Frankly, I’d suggest a full day of Busby Berkeley films to ride out the storm. Start with 42ND STREET, move onto this one, and finish with the brilliant FOOTLIGHT PARADE! These three films form an ode to the genius of Busby Berkeley, the extraordinary choreographer who used the camera as an ally to shape his mammoth dance numbers that featured complex geometric formations by thousands of very scantily clad chorines. All three films feature Ruby Keeler, whose heavy-footed tap dancing style and squeaky New Yawk singing voice were unparalleled, and Dick Powell, the golden-throated tenor with a wisecracking air.
GOLD DIGGERS is arguably the best of the three, in that its witty book is the least clichéd of the “let’s put on a Broadway show” sagas that were old hat by the 30’s, in its sensational score, and most of all in its cast of Warner Brothers staple thespians. Besides Keeler and Powell, we find Ginger Rogers, Joan Blondell, and Aline MacMahon as the gold-digging chorines of the title, Guy Kibbee and Ned Sparks, and Sterling Holloway, whose faces you will recognize even if you do not know their names, and Warren William, an aging leading man who is all but forgotten today, as the nemesis of joy who is transformed by love.
There are only five numbers in the show, but in the hands of Berkeley, they are more than enough. The film opens with that classic of the Depression, “We’re In the Money,” featuring Ginger Rogers (before she really got big!) singing Pig Latin! Another production number for Rogers, “I’ve Got to Sing a Torch Song,” was filmed, cut, and then given to Dick Powell as a solo for his struggling songwriter slash secret millionaire character to sing.
The final three production numbers span the breadth of what Berkeley could accomplish when he wanted. “Pettin’ in the Park” pushes all the boundaries of Pre-Production Code Hollywood. Check out Billy Barty, famous little person but here still a child, as a horny baby, or the rainstorm that sends all the women to their park dressing room to disrobe (in semi-discreet, highly suggestive silhouette).
Move to “The Shadow Waltz,” a gloriously romantic song of love crooned expertly by Powell as hundreds of platinum blondes play their electric violins and make shapes for the camera.
Then climax with “My Forgotten Man,” Berkeley’s most political number ever and a powerfully dark expose of how returning soldiers were treated after World War I. It is one of Berkeley’s best numbers ever!
Another British film, and let’s face it – early British cinema does radiate a sense of coziness and provides a stable of actors who are just unfamiliar enough to most viewers that the power of their portrayals isn’t lessened by the glamor of stardom.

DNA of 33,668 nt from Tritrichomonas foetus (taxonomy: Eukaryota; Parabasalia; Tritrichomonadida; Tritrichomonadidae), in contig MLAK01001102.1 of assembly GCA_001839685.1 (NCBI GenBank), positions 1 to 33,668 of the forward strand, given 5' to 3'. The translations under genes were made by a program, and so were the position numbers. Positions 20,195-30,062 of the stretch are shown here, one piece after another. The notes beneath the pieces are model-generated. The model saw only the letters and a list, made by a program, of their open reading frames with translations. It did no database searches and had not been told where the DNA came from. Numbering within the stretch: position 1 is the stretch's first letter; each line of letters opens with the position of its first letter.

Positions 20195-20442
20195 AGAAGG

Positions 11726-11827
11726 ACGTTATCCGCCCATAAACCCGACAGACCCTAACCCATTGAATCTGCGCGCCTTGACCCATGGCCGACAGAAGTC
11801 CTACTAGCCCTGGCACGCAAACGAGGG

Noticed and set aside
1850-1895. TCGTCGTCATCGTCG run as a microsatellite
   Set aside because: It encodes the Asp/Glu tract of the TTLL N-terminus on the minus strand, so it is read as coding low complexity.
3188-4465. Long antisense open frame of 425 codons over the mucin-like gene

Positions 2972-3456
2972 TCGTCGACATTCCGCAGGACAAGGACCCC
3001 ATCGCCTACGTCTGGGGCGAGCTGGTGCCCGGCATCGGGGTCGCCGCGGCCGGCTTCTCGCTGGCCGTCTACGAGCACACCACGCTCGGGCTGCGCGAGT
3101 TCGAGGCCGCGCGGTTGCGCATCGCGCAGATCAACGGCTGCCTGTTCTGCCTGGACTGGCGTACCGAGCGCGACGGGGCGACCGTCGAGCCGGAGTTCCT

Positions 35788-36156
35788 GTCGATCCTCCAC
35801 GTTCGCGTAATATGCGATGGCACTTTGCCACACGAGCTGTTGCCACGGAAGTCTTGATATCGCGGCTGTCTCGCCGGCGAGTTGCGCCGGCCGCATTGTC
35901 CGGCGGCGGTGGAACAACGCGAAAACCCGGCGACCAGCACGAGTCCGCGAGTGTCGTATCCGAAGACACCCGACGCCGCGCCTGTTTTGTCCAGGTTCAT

As my friends at the Golden Age Detection group on Facebook can attest, I have a lifelong love for classic murder mysteries. In the 1930’s and 40’s, the mystery was a very hot genre, with many series featuring beloved detectives (Charlie Chan, The Thin Man, Philo Vance) along with a number of excellent stand alone mysteries to enjoy. And of course there were dozens – no, hundreds – of formulaic detective stories and “Old House” mysteries that were definitely ranked as “B” or even “C” films, but many of which were delightful fun. (Check out Universal Studio’s Inner Sanctum Mystery series – all six films are collected and available on DVD.)
Green For Danger often finds itself on the top ten lists of murder mystery fans, and it deserves every accolade it receives. It is a fine adaptation of a great novel. It is neatly filmed by Gilliat, with a few scenes that are masterpieces of suspense as well as with a nice blend of humor and horror. Best of all, it really works as a whodunit, a genre that usually falls flat on the movie screen. Alastair Sim shines as Inspector Cockrill, an outwardly comical detective assigned to find out which of the doctors and nurses in a wartime operating room killed the mailman who had just been brought in as a victim of a German blitz.
The film, like the book, does a great job of showing English citizens pitching in during World War II and trying to stave off a sense of hopelessness. Each suspect is fully realized, sympathetic, and worthy of suspicion. One red herring after another is deliciously thrown at the viewer, fooling most of us, and despite the humor that Sim brings to the role, the final confrontation with the killer is genuinely surprising and equally moving.
This movie is so good that, even knowing the killer’s identity as I do, I still can get a thrill as the investigation unfolds, leading inexorably to the satisfying unmasking of a double killer. And I have to single out the filming of the second murder: it’s an object lesson in how to use a camera to generate suspense.
There’s a sampling of three of my favorite comfort films. I’ll share three more tomorrow, and I eagerly hope that you will offer up your favorites to me! The rain is a’comin’!